According to the corporation and state officials, Amazon is investing $120 million in a processing facility at NASA’s Kennedy Space Center in Florida for its thousands of future Kuiper broadband satellites.
The 100,000 square foot structure is a portion of the roughly $10 billion that Amazon has committed to spend on its Kuiper project, a network of 3,200 low Earth orbiting satellites intended to deliver broadband internet to every country in the world.
The Kuiper internet network, which will primarily compete with Elon Musk’s SpaceX’s Starlink, is anticipated to enhance Amazon’s web services juggernaut.
After being created at the main Kuiper project plant in Redmond, Washington, the Florida facility will house 50 employees and serve as the penultimate stop before Amazon’s Kuiper satellites go into space. The satellites will be able to be installed into the rocket payload fairings—the protective covering that encircles the satellites that are mounted atop the rocket—in a room that is ten stories tall.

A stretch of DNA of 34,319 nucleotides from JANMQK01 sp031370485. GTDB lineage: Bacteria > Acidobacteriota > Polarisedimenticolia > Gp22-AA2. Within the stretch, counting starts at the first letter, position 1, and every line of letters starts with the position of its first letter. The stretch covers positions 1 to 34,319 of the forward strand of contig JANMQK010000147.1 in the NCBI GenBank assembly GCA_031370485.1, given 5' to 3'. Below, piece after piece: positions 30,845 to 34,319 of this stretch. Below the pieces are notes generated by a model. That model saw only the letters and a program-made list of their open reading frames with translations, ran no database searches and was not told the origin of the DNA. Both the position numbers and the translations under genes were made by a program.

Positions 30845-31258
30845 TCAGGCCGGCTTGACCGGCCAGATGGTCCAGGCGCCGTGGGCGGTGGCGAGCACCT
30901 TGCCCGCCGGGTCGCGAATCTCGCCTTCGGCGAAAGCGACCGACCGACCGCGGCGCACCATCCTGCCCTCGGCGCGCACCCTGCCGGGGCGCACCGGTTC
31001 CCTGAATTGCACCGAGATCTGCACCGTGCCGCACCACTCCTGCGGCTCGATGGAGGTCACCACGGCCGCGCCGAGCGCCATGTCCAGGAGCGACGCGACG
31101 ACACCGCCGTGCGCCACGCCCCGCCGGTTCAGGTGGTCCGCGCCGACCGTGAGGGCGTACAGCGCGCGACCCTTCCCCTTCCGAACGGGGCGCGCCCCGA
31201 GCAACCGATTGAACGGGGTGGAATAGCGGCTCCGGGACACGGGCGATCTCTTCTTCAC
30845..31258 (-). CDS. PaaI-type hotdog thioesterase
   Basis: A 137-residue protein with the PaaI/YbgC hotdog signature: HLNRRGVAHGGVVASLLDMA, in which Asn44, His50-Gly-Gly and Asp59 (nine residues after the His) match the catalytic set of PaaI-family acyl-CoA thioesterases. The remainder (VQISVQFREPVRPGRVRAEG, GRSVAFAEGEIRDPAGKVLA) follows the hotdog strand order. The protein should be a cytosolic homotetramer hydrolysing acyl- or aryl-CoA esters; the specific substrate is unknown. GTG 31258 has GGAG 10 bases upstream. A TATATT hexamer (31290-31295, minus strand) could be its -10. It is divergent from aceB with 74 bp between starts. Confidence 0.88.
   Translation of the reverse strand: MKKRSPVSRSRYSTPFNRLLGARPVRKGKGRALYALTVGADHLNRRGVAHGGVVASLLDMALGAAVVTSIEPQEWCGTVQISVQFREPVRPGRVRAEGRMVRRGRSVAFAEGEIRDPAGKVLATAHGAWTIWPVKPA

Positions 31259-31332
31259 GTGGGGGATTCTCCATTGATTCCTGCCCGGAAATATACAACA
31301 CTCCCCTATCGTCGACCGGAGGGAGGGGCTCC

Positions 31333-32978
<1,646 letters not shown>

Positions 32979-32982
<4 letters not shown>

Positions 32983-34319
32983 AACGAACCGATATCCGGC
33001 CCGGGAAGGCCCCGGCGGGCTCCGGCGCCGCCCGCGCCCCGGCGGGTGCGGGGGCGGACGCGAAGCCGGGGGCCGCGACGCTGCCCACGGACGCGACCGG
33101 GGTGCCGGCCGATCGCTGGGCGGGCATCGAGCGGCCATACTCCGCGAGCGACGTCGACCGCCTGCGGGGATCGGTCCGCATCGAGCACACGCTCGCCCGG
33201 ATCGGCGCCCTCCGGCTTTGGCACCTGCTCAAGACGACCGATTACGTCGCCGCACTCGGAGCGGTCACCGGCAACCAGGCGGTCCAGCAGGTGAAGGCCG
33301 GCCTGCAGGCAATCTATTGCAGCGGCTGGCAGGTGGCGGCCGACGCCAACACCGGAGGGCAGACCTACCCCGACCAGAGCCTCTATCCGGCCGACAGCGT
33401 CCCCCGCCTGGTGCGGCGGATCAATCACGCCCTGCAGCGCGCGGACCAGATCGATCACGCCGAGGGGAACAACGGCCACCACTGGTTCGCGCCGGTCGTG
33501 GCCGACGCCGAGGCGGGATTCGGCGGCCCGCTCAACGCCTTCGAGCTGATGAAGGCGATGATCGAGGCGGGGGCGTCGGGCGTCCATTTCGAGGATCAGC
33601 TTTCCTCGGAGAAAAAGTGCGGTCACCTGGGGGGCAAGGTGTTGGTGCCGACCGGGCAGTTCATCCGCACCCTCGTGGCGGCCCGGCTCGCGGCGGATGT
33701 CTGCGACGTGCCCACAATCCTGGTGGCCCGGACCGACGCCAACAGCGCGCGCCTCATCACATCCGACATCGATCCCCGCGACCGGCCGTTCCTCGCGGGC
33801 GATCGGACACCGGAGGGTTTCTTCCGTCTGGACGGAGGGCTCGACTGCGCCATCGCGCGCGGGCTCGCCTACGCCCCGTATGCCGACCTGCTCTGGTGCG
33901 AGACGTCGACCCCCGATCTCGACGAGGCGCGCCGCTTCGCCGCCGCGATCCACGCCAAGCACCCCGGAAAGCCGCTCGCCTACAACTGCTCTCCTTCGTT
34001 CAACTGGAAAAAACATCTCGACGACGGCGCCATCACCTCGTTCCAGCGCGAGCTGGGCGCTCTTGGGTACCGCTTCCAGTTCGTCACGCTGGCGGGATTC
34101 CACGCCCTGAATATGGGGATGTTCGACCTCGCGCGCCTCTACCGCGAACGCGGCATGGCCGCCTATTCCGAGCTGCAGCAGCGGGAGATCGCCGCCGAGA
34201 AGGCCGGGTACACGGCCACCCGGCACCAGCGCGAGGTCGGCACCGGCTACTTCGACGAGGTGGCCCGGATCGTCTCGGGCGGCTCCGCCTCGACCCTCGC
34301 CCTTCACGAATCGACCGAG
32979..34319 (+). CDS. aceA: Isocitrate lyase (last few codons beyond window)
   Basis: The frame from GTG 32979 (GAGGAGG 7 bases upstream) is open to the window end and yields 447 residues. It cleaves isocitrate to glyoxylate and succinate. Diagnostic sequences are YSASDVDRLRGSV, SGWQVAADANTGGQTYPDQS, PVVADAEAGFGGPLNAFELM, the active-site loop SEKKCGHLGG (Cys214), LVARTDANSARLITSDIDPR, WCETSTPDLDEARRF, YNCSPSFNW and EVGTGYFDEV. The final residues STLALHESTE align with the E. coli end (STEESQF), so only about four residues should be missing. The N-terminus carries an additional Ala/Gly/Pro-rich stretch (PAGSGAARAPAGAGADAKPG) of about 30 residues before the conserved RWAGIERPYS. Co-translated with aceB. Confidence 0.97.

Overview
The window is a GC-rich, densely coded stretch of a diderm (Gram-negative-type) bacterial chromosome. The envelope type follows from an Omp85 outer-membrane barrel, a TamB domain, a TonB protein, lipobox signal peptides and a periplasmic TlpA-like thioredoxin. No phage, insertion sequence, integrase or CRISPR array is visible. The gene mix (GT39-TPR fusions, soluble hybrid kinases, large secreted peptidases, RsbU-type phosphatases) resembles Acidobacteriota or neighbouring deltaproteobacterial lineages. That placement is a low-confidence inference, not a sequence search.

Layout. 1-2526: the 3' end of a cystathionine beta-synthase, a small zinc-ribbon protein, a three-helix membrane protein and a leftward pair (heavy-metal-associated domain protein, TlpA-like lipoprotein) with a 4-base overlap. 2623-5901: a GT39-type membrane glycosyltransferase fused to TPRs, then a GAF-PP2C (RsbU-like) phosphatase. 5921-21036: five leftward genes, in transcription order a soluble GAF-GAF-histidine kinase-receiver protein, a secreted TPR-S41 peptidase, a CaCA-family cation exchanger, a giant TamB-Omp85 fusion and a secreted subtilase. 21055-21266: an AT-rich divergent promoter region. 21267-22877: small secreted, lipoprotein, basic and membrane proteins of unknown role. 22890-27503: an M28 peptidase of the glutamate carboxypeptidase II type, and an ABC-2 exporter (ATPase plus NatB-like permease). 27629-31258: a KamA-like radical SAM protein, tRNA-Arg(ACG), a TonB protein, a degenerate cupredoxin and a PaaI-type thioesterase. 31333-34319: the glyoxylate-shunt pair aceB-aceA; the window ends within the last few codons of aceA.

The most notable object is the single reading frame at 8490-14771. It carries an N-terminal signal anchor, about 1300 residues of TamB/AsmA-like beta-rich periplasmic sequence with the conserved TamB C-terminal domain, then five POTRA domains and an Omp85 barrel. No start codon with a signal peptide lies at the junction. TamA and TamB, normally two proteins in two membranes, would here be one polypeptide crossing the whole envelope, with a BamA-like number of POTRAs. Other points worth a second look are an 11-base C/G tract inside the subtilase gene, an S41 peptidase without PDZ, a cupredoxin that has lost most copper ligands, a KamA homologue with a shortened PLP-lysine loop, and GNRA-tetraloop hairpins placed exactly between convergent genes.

The first batch of satellites will be sent to the facility for processing in the first half of 2025, according to Steve Metayer, Amazon’s vice president of Kuiper Production Operations, who said the company started building the site in January and intends to finish it by late 2024.
To meet U.S. regulatory requirements, Amazon plans to launch its first mass-produced satellites in early 2024, starting a race to put half of the network into orbit by 2026.
The Boeing-Lockheed joint venture United Launch Alliance and Jeff Bezos’ space startup Blue Origin have given the corporation a combined 77 heavy-lift rocket launch contracts that could be worth billions of dollars.
By the end of the year, Amazon intends to send its first few prototype satellites into orbit. In 2024, it will launch its first satellites made in large quantities.
According to the corporation, testing of the service with business and government clients will start that year.
Amazon is qualified to receive financing under a state grant for transportation-related initiatives, according to Anna Farrar, a spokesperson for Space Florida, a state-funded organization to entice space firms to Florida, but “has not received any funding to date.”